Evolution of the Forts of Genoa

In the first half of the 18th century, the forts of Genoa included only some coastal batteries, the Castellaccio and the last two city walls. Following the Austrian siege of 1747, it became clear that the walls alone were not enough to the defence of the city. It was necessary to erect other forts detached from the walls, so as to prevent enemies from approaching and seizing them, and ultimately entering the town.
In 1747, the Swiss Inspector General of Fortifications Jaques Sicre, along with a group of military engineers, devised a new defensive line detached from the city, with the Forts of Quezzi, Richelieu, Santa Tecla and Diamante.
During the Napoleonic period (1801–1814), the Imperial Corps of Engineers ordered for the further development of these forts, and for the planning of others (which were never built, though). After the fall of Napoleon (April 1814), the city and the few existing fortifications were occupied by the British coalition troops, commanded by General William Bentinck, who on 26 April formed a provisional government.
During the Congress of Vienna, Liguria was annexed to the Kingdom of Sardinia.
In May 1815, before leaving the field to the Piedmontese troops, Bentinck was developing a plan of works on the fortifications, divided into three “eras”.
The importance of equipping Genoa with numerous fortifications was also justified by the fact that, in case the government was forced to relocate to Sardinia, the stronghold could offer a safe and well-defended place for the relocation.
An 1817 report describes the perception of the city from the military point of view: “The City of Genoa, the fortifications…enclosing the city, should not be considered as a simple war stronghold …The city must rather be viewed…as an important place of retreat for the Royal Troops, which, in the case of war …must …recede, leaving in the Squares the forts of the States of S. M., the necessary garrisons for their safety, in which case the remaining army going back to Genoa and occupying the fortifications, positions and walls, …may defend itself against four-times as much strength, to change with ease and to its advantage the nature of the War, that is, to go…on the offensive…“.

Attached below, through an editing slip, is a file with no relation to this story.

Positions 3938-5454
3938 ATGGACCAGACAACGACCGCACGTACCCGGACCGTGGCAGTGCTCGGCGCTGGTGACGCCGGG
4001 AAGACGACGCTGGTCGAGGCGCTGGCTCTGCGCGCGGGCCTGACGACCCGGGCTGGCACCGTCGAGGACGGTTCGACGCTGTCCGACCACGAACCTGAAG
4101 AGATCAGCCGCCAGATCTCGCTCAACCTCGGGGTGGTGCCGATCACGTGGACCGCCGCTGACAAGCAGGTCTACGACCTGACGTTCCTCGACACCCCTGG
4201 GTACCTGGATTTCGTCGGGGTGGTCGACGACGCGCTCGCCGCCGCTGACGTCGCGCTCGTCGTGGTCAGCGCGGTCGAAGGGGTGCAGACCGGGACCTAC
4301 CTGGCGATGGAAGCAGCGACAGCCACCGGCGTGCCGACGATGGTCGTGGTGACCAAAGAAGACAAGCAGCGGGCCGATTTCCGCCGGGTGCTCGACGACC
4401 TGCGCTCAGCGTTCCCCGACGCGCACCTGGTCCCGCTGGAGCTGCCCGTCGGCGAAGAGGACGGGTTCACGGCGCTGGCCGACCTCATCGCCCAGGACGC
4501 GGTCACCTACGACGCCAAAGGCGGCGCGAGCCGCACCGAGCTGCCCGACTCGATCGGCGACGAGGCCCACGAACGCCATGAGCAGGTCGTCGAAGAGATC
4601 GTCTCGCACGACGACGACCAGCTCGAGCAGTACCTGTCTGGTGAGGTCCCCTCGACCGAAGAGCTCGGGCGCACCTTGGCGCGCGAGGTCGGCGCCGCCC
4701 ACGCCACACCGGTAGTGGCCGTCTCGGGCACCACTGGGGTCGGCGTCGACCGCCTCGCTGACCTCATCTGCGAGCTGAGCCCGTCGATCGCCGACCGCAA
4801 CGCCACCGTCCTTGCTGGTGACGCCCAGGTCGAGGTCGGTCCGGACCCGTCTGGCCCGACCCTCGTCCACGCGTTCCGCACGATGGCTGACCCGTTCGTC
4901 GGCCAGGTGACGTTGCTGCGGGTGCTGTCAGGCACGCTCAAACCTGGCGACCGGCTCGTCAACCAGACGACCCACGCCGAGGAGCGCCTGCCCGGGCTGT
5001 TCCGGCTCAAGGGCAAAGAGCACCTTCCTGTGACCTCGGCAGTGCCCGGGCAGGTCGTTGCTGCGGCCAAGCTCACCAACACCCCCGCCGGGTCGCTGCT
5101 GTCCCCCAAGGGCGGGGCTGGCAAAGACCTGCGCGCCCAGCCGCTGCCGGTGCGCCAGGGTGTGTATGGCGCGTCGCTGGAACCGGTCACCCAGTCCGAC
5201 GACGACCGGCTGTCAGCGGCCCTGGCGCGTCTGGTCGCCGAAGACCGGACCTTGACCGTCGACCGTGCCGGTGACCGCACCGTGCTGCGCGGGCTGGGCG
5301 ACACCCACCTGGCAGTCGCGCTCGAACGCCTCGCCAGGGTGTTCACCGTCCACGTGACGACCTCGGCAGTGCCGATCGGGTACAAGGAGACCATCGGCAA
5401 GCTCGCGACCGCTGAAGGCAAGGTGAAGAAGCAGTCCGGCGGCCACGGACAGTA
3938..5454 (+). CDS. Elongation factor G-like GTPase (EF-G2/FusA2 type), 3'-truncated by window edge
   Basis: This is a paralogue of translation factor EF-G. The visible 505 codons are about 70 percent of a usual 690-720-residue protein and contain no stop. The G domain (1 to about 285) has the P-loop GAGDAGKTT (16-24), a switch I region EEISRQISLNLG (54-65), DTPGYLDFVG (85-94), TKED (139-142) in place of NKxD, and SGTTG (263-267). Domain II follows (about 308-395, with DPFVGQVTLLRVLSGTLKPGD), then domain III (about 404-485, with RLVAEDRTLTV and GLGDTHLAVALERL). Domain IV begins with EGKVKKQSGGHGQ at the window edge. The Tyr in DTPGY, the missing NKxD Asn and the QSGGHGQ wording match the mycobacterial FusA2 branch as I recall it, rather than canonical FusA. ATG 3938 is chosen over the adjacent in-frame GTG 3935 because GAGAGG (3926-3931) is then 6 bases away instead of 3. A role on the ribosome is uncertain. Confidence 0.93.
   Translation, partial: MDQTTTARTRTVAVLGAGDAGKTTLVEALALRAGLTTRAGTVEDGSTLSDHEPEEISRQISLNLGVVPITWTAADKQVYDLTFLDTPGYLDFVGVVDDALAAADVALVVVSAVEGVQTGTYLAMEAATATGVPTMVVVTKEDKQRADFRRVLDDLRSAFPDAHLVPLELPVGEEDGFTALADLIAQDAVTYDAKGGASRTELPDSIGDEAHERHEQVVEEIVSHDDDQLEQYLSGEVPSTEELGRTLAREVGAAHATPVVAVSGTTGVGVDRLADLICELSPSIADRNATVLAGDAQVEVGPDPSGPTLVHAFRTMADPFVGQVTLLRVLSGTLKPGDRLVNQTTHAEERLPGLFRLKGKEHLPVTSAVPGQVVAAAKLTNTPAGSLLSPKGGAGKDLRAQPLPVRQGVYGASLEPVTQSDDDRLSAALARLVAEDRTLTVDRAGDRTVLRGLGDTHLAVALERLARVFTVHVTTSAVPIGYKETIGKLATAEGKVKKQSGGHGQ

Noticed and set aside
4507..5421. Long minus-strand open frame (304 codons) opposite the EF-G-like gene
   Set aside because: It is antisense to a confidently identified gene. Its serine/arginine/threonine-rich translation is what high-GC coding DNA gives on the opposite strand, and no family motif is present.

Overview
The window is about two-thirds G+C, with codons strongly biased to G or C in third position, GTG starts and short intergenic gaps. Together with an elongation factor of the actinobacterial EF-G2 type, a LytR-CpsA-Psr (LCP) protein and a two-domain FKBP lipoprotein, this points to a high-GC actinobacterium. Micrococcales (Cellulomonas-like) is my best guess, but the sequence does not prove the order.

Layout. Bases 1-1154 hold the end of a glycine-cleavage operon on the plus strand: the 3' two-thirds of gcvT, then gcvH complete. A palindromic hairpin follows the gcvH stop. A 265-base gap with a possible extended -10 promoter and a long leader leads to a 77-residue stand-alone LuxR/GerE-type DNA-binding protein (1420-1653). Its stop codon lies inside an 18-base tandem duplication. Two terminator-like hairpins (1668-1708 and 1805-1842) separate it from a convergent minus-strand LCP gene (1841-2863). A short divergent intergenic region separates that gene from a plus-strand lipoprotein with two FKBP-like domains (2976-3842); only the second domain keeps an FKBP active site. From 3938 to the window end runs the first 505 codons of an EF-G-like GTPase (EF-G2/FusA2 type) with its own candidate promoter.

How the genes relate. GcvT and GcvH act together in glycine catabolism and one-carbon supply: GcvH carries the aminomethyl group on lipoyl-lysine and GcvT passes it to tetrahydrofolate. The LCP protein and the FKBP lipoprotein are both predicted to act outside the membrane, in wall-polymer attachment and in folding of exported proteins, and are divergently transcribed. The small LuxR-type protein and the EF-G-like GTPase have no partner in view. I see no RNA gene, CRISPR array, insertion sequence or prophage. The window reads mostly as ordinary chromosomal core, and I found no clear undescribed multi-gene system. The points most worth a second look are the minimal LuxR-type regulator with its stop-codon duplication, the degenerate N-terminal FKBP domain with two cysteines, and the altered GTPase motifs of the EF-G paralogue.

The completion of the fortifications, therefore, occurred in the period of the Savoy. The work undertaken by the Royal Corps of Engineers of Sardinia were innovative, as special attention was paid to the barracks, which often emerged from the walls: a distinguishing feature of the Fort. Architects created small, “semi-circle” windows to solve the problem of the disposal of the stagnant firing fumes inside the casemates. In many cases, though, these were not enough to ensure a quick smoke evacuation, and the opening of other windows was thus necessary.
The Genoese forts were rarely put to the test by the enemy: during the siege of 1800 (between 6 April and 4 June) by the British and Austrians, the fortified city of Genoa only surrendered due to starvation.
In 1849, during the uprisings against the Piedmontese, it only fell because of the disorganisation of the defence: had all forts been well defended, General La Marmora and his troops would have never been able to enter the city, settle in San Benigno and from there bomb the population on Easter Sunday.
After the outstanding technological development of the artillery, thanks to the introduction of rifled and breech-loading cannons, the advent of air attack and the use of a more resistant concrete in new fortifications, the 19th-century Forts made of stones and bricks became completely unnecessary, as they had been built in defence from archaic cannon balls. At the end of the 19th century, many were thus abandoned. Some old forts were still used in 1907 for the great manoeuvres, and many as a prison for Austrian soldiers in WWI.
In the meantime, under Royal Decree no. 835 of 6 August 1914, they were excluded from the category “State fortifications”, and passed from the Army’s public property to the State’s property.
From the summer of 1927, many of these forts were equipped and used by the Italian counter-air defence (passed largely to the Germans after 8 September 1943), to be finally abandoned at the end of the conflict.